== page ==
Now the rap and hip-hop game is infamous for setting trends that come and go like with dances and clothes and the hollers and “ohhhs!” You never quite know what the next big “sensation” is going to be in the game; who remembers and expected that when Soulja Boy’s “Crank That” came out it would become the number one hit 6 years ago? Can’t believe “Crank That” came out 6 years ago and let me tell you for a real hip-hop head like myself it has been 6 years forgotten.
Some trendsetter’s though in the rap and hip-hop world, whether alive or not, still have influence with style, slang in the game. One of the main men in rap behind this would have to be the Godfather of Gangster Rap- the Hip-Hop Thugsta- Eazy “Eric Wright” E. Since N.W.A exploded out of Southern California in the late 80’s with Straight Outta Compton; it is like the rap industry decided that what N.W.A did in the game, which made the group extremely successful, was the route that every other rap artist should go. That is when the album shelves became polluted with a bunch of spin off groups, duplicate copy cats wearing black locs and hats; many just came and went which always reminds me of the “adult industry”. When some of these players in the game can’t keep up the same stamina as before- the industry doesn’t want them anymore. Maybe the whole entertainment industry is like that- it is all about numbers and the right looks, right? As an artist this can be difficult, as we’ve dabbled in and out of the music scene for a bit, but success comes in many shades and also at different times in life.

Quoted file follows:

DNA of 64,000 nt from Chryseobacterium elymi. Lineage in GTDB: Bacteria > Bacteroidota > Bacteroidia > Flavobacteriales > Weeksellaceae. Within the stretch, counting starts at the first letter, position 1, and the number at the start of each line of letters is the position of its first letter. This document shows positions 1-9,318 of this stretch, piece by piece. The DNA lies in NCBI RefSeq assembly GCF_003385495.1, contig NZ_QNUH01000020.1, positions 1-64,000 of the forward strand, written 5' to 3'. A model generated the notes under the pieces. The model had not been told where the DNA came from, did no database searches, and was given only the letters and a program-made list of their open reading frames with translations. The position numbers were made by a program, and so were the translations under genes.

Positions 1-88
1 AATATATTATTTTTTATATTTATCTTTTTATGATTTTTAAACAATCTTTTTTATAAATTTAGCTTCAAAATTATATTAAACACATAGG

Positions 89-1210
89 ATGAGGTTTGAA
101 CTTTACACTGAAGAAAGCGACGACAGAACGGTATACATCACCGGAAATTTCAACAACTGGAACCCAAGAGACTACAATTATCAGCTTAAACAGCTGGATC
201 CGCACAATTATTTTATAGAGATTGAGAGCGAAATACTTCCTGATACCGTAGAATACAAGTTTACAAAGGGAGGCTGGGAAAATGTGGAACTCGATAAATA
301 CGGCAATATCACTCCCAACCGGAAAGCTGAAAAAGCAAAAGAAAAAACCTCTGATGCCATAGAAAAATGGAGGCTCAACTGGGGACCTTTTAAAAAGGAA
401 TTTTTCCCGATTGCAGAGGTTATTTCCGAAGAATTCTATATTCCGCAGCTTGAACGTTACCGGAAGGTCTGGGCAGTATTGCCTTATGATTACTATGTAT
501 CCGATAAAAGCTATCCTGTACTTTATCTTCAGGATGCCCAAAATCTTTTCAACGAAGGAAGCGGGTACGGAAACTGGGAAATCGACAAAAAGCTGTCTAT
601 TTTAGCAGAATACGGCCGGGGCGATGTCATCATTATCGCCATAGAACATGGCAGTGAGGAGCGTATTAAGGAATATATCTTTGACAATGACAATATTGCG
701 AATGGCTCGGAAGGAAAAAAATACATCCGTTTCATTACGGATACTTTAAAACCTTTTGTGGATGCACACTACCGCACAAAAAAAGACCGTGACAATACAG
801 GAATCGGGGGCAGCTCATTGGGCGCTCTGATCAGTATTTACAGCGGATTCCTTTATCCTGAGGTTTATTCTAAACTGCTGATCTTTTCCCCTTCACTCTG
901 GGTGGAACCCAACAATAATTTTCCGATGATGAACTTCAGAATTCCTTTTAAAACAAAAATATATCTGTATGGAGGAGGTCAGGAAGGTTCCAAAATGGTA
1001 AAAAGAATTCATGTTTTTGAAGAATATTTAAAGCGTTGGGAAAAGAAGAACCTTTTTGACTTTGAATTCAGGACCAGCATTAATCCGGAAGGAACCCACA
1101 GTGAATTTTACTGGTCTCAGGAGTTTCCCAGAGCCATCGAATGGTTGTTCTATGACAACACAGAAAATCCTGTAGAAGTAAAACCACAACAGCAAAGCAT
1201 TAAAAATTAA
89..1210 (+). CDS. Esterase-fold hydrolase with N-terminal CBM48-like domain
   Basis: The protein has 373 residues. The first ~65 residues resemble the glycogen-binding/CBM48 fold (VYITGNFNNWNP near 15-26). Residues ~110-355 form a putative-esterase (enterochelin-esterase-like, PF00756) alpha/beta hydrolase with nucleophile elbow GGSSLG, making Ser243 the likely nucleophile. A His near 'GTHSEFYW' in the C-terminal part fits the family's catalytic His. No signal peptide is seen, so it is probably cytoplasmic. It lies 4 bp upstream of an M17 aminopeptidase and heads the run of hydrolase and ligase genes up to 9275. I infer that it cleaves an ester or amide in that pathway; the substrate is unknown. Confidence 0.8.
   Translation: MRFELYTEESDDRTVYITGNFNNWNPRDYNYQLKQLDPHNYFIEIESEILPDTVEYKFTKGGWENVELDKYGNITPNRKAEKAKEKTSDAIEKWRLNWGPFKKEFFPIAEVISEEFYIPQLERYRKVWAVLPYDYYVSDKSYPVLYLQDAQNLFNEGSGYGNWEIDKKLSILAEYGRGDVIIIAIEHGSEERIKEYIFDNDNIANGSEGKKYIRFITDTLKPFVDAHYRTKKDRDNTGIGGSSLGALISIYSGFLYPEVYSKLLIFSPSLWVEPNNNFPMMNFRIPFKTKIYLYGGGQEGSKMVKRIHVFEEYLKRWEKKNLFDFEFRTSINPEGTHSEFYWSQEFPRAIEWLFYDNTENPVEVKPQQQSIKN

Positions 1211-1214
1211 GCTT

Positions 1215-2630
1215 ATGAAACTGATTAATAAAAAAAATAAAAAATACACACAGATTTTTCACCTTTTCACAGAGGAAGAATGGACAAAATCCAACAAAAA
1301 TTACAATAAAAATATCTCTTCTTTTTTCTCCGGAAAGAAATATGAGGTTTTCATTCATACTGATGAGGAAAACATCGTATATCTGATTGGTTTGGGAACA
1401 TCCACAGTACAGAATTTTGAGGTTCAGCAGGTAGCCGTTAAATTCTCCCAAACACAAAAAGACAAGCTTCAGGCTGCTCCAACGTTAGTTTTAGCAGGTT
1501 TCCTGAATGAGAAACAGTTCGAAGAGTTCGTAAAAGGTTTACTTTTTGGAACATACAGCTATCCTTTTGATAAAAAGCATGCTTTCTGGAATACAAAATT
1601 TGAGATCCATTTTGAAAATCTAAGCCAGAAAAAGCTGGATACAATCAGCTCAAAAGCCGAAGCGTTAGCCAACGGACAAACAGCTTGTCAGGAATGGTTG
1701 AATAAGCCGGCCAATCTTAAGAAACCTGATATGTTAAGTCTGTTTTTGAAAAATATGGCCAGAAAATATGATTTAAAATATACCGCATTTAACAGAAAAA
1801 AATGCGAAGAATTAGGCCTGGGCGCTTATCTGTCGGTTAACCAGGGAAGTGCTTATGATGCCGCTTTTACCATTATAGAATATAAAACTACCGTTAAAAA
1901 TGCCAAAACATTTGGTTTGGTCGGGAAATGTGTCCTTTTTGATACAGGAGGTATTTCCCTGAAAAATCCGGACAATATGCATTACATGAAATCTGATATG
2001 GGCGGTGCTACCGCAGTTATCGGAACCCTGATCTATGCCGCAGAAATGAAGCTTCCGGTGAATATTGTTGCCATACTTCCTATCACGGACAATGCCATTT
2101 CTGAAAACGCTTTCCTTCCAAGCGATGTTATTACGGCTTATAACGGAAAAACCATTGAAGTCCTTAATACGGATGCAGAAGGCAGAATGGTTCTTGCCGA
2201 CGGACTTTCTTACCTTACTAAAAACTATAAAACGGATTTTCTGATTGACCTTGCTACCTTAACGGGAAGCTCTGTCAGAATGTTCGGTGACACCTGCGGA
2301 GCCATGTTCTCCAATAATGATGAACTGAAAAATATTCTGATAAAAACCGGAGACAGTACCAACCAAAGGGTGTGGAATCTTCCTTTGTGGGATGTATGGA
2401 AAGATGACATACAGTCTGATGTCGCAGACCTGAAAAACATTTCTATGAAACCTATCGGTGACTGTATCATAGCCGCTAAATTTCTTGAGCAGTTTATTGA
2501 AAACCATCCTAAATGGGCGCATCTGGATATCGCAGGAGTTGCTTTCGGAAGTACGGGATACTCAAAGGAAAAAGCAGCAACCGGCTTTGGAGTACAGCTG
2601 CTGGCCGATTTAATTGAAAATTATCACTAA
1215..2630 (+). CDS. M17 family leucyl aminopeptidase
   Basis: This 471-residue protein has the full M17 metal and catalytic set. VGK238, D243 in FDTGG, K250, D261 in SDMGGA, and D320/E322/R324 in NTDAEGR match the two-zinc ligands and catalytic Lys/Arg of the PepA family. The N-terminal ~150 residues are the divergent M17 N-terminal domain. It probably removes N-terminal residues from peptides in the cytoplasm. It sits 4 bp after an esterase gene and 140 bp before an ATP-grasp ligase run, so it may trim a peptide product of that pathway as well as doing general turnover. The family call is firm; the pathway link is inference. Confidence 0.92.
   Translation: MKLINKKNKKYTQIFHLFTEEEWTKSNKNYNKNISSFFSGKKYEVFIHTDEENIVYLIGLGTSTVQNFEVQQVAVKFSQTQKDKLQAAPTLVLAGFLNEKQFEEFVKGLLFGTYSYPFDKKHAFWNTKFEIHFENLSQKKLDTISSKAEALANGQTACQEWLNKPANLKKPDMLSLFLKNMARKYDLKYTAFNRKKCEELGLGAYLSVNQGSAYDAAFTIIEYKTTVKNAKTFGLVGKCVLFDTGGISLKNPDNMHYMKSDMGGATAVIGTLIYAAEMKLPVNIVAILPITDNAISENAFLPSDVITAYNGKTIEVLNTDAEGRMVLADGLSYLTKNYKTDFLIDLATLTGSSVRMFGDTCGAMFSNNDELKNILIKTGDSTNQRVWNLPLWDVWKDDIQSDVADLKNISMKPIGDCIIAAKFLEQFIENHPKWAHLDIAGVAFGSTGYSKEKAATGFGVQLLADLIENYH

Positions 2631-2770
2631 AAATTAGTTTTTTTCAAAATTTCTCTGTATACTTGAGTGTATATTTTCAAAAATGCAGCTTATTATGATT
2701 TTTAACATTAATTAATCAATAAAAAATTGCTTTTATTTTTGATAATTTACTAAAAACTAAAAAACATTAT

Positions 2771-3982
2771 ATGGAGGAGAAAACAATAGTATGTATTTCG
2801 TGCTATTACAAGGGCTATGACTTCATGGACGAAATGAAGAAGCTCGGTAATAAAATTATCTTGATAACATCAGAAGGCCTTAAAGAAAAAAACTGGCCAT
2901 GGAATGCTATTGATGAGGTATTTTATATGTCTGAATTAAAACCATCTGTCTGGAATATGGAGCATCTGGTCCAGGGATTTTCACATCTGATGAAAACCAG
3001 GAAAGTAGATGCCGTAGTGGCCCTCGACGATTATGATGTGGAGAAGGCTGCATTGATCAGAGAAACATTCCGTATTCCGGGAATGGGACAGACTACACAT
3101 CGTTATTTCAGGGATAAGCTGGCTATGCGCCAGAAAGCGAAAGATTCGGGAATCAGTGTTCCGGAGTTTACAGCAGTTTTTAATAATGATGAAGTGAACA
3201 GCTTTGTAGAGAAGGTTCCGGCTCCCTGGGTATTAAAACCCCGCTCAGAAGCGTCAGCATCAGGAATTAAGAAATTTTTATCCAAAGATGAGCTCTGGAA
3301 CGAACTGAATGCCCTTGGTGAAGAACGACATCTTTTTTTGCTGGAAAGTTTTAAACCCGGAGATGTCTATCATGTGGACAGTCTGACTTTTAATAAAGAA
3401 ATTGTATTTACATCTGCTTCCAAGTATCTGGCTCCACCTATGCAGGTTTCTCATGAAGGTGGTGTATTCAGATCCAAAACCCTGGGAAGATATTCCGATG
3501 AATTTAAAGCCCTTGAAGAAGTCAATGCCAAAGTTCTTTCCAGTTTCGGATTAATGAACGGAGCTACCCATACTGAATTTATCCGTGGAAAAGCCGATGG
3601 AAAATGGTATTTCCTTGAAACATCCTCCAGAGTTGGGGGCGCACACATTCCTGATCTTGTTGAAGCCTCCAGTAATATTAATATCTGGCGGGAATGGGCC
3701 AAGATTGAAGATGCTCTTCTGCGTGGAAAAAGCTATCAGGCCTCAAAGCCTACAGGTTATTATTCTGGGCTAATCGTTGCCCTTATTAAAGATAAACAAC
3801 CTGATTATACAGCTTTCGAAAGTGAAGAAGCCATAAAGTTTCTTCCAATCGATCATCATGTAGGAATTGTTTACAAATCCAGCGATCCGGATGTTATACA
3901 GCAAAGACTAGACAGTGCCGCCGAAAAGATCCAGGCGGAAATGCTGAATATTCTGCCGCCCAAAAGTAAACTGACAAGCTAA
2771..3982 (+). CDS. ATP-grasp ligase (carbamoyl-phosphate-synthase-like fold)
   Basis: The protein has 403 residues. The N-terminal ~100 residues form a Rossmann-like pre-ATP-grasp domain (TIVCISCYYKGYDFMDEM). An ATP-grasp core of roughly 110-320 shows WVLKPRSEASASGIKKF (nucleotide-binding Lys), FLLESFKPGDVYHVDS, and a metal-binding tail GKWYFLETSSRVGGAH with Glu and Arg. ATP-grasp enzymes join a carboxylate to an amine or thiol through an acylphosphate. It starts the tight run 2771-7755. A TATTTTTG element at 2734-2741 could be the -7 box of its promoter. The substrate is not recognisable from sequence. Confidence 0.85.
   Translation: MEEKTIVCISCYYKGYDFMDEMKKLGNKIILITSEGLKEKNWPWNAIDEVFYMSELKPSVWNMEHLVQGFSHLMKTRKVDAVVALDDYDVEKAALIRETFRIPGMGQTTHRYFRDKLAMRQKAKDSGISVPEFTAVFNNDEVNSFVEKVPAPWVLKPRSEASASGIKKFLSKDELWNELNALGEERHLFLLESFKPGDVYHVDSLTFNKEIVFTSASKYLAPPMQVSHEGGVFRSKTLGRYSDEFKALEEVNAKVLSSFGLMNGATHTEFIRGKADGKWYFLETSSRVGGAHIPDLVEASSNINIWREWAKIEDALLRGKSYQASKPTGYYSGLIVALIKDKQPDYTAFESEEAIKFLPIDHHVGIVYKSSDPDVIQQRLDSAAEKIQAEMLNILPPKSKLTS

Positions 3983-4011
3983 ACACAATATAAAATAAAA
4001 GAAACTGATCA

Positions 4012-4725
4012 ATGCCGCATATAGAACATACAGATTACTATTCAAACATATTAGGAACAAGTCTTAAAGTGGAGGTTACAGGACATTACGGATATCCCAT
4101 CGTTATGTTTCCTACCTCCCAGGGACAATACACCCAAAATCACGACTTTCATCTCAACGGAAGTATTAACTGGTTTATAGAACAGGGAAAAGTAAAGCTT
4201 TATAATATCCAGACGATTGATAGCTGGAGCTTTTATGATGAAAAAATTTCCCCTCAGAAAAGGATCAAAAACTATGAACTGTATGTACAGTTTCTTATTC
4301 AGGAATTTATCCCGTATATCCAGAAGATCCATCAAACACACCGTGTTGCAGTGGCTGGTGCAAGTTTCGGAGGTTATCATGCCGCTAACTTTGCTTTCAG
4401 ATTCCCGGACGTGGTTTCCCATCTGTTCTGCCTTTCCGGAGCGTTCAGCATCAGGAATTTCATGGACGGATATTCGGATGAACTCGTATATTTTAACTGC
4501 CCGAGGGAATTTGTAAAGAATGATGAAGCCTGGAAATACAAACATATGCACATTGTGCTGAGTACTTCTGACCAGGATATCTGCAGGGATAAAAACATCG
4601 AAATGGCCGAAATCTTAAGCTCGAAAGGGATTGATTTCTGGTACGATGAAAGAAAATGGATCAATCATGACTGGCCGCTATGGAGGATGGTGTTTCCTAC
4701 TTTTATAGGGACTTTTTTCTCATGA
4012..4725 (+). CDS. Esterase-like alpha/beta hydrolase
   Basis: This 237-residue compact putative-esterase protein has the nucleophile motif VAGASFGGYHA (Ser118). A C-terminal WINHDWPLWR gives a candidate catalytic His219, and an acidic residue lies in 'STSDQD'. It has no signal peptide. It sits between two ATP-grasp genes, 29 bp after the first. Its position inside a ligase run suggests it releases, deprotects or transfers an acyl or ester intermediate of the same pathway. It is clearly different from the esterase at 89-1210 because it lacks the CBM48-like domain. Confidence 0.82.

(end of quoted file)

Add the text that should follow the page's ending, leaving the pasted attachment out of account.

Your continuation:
One westcoast legend that Still Spittin’ Game, Jerry B. Long AKA Kokane, has been in the game since the late 80’s and made some noise in the early and mid 90’s with Above the Law. After the prime days of Ruthless it seemed as the Westcoast legends were just left to do for self and some even, you could say with no disrespect, fell off in the game as the times kept changing. The South came up in the rap/hip-hop scene in the late 90’s and dominated throughout the new millennium. Yet, Kokane still remains strong throughout the years and representing the Ruthless legacy more than ever. In my opinion, Kokane has even elevated his game from what it use to be and still hits bullseye with classy westcoast production- though we would enjoy some of Cold 187’s G-Funk production once in awhile- it’s all good though cause Kokane “Stay(s) Winning” and never left his “Black Mafia” roots- remaining his spot to be still “Above the Law”.